The GOP presidential candidates clearly have their work cut out to come up with proposals that voters, including their own, actually like.
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In between trading barbs and delivering zingers, the Republican candidates participating in the first GOP presidential debate also proposed various policies that they hope to enact. However, seeing how these are very unpopular with voters, maybe they should have stuck to their one-liners.
For example, Florida Gov. Ron DeSantis, businessman Vivek Ramaswamy, former Vice President Mike Pence, and North Dakota Gov. Doug Burgum all supported the abolishment of the Department of Education while Ramaswamy, Sen. Tim Scott (SC), and former New Jersey Gov. Chris Christie said they wanted to crush the teachers’ unions.
There is just one problem: Both of these plans are deeply unpopular with voters, according to new polling conducted by the progressive think tank Data for Progress.
Just over a quarter of voters support breaking up the unions while 58 percent oppose such a move. Americans, including Republicans, hate the thought of eliminating the Department of Education even more. By a margin of 24 percent to 67 percent, they said this would be a bad idea.
These were far from the only unpopular policy proposals the various candidates proposed.
A big one was the enactment of a national 15-week abortion ban, which voters oppose by a net margin of 11 percent.
Similarly unpopular were the proposals to send US troops to Mexico in order to fight the cartels (-16 percent) and requiring citizens to take a test prior to voting (-15 percent).
Americans also don’t like the idea of promising Donald Trump a blanket pardon. Almost half of them strongly oppose such a move.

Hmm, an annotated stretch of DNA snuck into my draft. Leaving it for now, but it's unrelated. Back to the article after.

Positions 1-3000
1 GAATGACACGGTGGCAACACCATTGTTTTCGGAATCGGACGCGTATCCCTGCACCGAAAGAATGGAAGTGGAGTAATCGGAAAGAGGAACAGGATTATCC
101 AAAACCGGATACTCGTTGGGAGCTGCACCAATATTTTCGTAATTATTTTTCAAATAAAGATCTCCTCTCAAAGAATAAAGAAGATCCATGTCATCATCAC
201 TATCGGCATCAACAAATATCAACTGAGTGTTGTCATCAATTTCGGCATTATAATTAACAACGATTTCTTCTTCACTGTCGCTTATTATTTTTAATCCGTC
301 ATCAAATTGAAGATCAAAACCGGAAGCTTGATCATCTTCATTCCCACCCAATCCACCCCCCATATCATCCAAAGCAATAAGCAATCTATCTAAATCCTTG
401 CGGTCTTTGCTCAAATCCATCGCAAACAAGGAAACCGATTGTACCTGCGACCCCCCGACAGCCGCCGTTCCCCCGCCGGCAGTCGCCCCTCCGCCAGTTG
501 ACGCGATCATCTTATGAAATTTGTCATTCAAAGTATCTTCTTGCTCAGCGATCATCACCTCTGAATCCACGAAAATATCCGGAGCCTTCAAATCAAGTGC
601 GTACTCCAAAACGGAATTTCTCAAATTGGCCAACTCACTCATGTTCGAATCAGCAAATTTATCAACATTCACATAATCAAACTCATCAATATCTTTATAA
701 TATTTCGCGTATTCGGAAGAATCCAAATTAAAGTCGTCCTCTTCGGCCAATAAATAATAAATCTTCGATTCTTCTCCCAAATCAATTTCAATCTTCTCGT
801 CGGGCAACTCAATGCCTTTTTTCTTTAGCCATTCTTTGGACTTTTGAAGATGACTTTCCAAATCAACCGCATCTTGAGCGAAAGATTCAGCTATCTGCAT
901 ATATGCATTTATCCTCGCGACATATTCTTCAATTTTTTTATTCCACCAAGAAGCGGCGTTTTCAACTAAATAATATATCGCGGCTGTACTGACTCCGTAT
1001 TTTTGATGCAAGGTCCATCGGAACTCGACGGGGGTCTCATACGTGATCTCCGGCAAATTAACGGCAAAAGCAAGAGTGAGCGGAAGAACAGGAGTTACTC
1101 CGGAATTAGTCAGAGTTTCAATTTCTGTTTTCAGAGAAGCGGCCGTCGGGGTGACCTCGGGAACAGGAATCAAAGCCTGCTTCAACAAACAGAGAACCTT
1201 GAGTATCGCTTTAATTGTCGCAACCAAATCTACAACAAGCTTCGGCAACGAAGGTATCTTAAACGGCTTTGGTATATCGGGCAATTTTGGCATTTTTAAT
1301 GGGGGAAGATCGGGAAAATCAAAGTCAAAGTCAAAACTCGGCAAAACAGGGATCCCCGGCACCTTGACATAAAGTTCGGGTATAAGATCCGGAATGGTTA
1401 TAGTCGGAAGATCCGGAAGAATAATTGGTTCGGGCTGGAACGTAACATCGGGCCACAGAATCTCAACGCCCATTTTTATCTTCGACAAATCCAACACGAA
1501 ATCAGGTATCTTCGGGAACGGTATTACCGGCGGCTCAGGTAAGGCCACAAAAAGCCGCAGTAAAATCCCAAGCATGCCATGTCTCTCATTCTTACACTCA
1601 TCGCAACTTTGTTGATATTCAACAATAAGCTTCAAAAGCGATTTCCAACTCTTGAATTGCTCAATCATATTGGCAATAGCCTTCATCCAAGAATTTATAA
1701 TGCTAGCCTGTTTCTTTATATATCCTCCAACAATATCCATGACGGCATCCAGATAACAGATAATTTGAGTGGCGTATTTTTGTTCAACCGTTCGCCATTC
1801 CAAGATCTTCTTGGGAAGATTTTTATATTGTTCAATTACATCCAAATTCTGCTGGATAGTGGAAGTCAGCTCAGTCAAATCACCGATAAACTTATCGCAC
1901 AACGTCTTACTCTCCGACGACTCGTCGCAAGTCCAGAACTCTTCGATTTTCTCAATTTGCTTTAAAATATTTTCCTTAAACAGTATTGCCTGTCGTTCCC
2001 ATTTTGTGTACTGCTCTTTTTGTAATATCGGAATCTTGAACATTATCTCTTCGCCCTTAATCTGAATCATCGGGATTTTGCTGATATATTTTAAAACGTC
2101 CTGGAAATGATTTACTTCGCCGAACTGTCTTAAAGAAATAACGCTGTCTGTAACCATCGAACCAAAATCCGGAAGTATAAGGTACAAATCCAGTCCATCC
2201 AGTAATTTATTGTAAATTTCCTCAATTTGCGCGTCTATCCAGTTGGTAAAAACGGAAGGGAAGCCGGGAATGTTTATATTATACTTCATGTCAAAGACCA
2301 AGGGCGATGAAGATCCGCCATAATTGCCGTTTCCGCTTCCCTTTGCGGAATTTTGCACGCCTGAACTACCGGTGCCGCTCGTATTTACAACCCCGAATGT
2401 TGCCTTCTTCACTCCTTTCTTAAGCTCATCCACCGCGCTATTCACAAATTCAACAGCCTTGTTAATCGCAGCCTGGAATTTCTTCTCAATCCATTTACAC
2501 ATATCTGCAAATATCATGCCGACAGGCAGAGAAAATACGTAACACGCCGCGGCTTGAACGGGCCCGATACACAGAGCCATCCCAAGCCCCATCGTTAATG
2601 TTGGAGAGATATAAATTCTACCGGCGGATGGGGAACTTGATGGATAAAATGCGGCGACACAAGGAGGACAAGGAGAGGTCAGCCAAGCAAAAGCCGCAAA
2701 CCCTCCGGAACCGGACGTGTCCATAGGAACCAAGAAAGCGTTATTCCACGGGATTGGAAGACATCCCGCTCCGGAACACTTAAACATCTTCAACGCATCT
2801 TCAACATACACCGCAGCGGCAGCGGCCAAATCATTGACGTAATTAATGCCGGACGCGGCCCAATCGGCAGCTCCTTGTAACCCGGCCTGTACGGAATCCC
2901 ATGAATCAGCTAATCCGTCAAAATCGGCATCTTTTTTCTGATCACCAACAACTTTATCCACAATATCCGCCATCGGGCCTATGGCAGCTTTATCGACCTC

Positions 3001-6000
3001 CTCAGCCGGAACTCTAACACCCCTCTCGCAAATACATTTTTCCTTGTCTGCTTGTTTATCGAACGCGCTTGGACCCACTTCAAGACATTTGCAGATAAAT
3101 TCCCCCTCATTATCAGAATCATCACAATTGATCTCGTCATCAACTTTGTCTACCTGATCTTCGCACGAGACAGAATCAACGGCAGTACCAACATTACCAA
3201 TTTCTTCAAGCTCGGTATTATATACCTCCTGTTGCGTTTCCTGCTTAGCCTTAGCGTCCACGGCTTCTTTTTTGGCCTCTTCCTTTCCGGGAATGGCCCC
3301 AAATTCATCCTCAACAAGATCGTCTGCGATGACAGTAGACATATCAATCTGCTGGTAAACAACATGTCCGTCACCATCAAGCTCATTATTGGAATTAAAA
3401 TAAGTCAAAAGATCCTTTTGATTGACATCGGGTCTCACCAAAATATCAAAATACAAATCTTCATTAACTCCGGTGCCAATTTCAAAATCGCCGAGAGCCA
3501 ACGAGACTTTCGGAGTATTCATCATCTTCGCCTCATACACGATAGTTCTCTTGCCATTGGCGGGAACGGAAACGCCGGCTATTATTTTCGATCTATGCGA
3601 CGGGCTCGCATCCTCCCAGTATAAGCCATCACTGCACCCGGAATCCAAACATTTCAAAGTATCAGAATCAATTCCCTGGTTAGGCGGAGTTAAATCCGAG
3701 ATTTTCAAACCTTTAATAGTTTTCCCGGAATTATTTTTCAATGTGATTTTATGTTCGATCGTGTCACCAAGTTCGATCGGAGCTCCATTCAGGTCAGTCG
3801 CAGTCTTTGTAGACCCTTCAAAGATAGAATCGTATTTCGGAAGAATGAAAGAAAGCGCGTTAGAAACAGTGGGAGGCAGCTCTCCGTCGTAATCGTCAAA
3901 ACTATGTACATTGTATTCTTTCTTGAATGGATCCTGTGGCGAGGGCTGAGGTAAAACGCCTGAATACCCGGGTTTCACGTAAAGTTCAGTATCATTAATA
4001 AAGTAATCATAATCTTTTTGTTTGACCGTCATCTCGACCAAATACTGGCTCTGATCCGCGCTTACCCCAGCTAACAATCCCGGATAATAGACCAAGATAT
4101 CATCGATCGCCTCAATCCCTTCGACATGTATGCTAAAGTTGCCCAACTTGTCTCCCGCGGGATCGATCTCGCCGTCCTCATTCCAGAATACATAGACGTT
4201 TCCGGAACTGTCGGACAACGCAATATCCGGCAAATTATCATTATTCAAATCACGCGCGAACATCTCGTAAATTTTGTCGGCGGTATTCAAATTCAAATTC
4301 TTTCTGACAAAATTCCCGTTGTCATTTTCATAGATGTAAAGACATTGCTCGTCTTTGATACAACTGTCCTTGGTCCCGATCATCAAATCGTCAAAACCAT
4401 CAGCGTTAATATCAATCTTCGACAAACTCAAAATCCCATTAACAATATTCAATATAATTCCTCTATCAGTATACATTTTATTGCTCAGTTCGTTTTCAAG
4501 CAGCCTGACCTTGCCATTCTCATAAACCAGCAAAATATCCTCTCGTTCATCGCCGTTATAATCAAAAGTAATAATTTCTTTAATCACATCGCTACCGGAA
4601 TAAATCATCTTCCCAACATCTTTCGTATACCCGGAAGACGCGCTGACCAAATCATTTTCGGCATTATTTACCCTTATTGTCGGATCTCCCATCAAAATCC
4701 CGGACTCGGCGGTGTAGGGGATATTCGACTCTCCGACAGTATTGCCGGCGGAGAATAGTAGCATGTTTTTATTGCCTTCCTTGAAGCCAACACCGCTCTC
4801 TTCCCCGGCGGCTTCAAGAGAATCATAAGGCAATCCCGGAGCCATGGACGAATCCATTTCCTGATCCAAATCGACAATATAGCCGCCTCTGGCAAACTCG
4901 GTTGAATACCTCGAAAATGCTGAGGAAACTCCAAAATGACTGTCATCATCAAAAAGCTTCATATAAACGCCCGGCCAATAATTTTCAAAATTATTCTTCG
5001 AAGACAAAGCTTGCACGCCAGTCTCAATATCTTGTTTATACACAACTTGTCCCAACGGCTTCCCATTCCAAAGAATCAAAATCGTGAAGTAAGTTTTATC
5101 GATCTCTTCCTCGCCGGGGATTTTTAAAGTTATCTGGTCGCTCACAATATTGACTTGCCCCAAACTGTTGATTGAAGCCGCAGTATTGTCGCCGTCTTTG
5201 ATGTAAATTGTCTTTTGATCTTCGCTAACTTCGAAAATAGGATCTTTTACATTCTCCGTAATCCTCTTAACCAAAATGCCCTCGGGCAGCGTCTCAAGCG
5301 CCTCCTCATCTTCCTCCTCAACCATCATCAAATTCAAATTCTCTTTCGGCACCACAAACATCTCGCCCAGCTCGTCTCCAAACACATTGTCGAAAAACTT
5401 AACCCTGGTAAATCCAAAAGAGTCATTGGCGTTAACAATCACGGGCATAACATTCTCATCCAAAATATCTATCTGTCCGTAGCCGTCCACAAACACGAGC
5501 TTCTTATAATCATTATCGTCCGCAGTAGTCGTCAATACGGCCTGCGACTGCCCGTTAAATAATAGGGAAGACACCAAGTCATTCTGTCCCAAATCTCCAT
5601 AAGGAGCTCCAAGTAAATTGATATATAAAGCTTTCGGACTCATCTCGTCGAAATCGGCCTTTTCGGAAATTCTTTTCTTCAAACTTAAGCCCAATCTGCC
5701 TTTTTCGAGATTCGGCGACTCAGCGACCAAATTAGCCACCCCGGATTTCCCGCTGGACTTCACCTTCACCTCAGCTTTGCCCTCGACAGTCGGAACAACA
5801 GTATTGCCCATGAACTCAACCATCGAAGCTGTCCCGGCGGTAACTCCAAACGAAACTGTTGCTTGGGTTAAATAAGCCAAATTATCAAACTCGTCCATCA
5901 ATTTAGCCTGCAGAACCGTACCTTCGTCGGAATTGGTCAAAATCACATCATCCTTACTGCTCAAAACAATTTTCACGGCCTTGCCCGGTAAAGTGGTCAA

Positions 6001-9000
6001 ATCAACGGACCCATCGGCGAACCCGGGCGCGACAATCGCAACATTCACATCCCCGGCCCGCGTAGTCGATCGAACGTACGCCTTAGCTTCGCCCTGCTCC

Conversely, many of the policies at the core of the Democratic agenda are popular among voters of both parties.
For example, while Ramaswamy said that he believes the climate change agenda is “a hoax,” more than three-fourths of Americans (and more than 60 percent of Republicans) support the expansion of the production of clean energy in the US.
In addition, by a margin of 93 to 4, US voters want their government to work toward reducing the cost of prescription drugs.
An expansion of Medicare and Medicaid also proved very popular with a net support of 58 percent. While Republican policymakers are strongly opposed to expanding Medicaid and many of them would like to get rid of Medicare altogether, GOP voters feel differently. A total of 62 percent of them would support such a policy.
Finally, in another finding that runs counter to the GOP agenda, voters from all parties strongly favor raising taxes on corporations and the wealthy. Three-quarters of them (including 59 percent of Republicans) believe this is a good idea.
One thing both Democratic and GOP lawmakers might be able to agree on is the need to hold Big Tech companies accountable if they break the law.
Across the board, nearly 90 percent of Democrats, independents, and Republicans would favor policy initiatives in this area.
However, apart from that, the GOP presidential candidates clearly have their work cut out to come up with proposals that voters, including their own, actually like.